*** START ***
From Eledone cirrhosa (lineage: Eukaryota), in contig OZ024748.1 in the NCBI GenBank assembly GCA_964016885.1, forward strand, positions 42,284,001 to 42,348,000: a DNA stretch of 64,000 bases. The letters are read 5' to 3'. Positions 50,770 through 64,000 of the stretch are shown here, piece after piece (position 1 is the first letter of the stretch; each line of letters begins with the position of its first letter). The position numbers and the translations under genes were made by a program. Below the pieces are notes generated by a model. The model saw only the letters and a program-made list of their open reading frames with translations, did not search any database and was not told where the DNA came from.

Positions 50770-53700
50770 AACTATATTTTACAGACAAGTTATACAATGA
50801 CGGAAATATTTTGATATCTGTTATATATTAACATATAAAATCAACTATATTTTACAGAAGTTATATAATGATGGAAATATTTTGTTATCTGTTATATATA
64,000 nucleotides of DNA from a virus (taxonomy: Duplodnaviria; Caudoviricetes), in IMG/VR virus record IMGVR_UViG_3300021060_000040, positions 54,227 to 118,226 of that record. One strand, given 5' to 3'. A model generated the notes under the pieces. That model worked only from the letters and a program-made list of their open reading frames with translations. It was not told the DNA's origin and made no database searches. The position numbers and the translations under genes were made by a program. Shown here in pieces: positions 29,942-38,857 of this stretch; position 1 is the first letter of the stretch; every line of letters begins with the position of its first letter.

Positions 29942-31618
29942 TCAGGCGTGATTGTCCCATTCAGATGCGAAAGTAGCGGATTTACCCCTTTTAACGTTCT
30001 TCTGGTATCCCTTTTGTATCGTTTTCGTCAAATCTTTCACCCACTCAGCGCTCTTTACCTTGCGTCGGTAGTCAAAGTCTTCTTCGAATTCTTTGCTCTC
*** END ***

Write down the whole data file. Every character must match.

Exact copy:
From Eledone cirrhosa (lineage: Eukaryota), in contig OZ024748.1 in the NCBI GenBank assembly GCA_964016885.1, forward strand, positions 42,284,001 to 42,348,000: a DNA stretch of 64,000 bases. The letters are read 5' to 3'. Positions 50,770 through 64,000 of the stretch are shown here, piece after piece (position 1 is the first letter of the stretch; each line of letters begins with the position of its first letter). The position numbers and the translations under genes were made by a program. Below the pieces are notes generated by a model. The model saw only the letters and a program-made list of their open reading frames with translations, did not search any database and was not told where the DNA came from.

Positions 50770-53700
50770 AACTATATTTTACAGACAAGTTATACAATGA
50801 CGGAAATATTTTGATATCTGTTATATATTAACATATAAAATCAACTATATTTTACAGAAGTTATATAATGATGGAAATATTTTGTTATCTGTTATATATA
64,000 nucleotides of DNA from a virus (taxonomy: Duplodnaviria; Caudoviricetes), in IMG/VR virus record IMGVR_UViG_3300021060_000040, positions 54,227 to 118,226 of that record. One strand, given 5' to 3'. A model generated the notes under the pieces. That model worked only from the letters and a program-made list of their open reading frames with translations. It was not told the DNA's origin and made no database searches. The position numbers and the translations under genes were made by a program. Shown here in pieces: positions 29,942-38,857 of this stretch; position 1 is the first letter of the stretch; every line of letters begins with the position of its first letter.

Positions 29942-31618
29942 TCAGGCGTGATTGTCCCATTCAGATGCGAAAGTAGCGGATTTACCCCTTTTAACGTTCT
30001 TCTGGTATCCCTTTTGTATCGTTTTCGTCAAATCTTTCACCCACTCAGCGCTCTTTACCTTGCGTCGGTAGTCAAAGTCTTCTTCGAATTCTTTGCTCTC